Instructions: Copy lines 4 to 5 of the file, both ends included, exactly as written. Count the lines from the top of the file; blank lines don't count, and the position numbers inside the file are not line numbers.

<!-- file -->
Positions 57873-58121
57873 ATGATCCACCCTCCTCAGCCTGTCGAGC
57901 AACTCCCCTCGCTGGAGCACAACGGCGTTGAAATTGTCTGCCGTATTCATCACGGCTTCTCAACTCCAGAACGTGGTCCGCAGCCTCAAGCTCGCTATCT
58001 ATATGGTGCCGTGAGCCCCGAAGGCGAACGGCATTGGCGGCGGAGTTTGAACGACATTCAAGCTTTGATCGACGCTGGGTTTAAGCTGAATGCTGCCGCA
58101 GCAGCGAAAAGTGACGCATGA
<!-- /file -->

58001 ATATGGTGCCGTGAGCCCCGAAGGCGAACGGCATTGGCGGCGGAGTTTGAACGACATTCAAGCTTTGATCGACGCTGGGTTTAAGCTGAATGCTGCCGCA
58101 GCAGCGAAAAGTGACGCATGA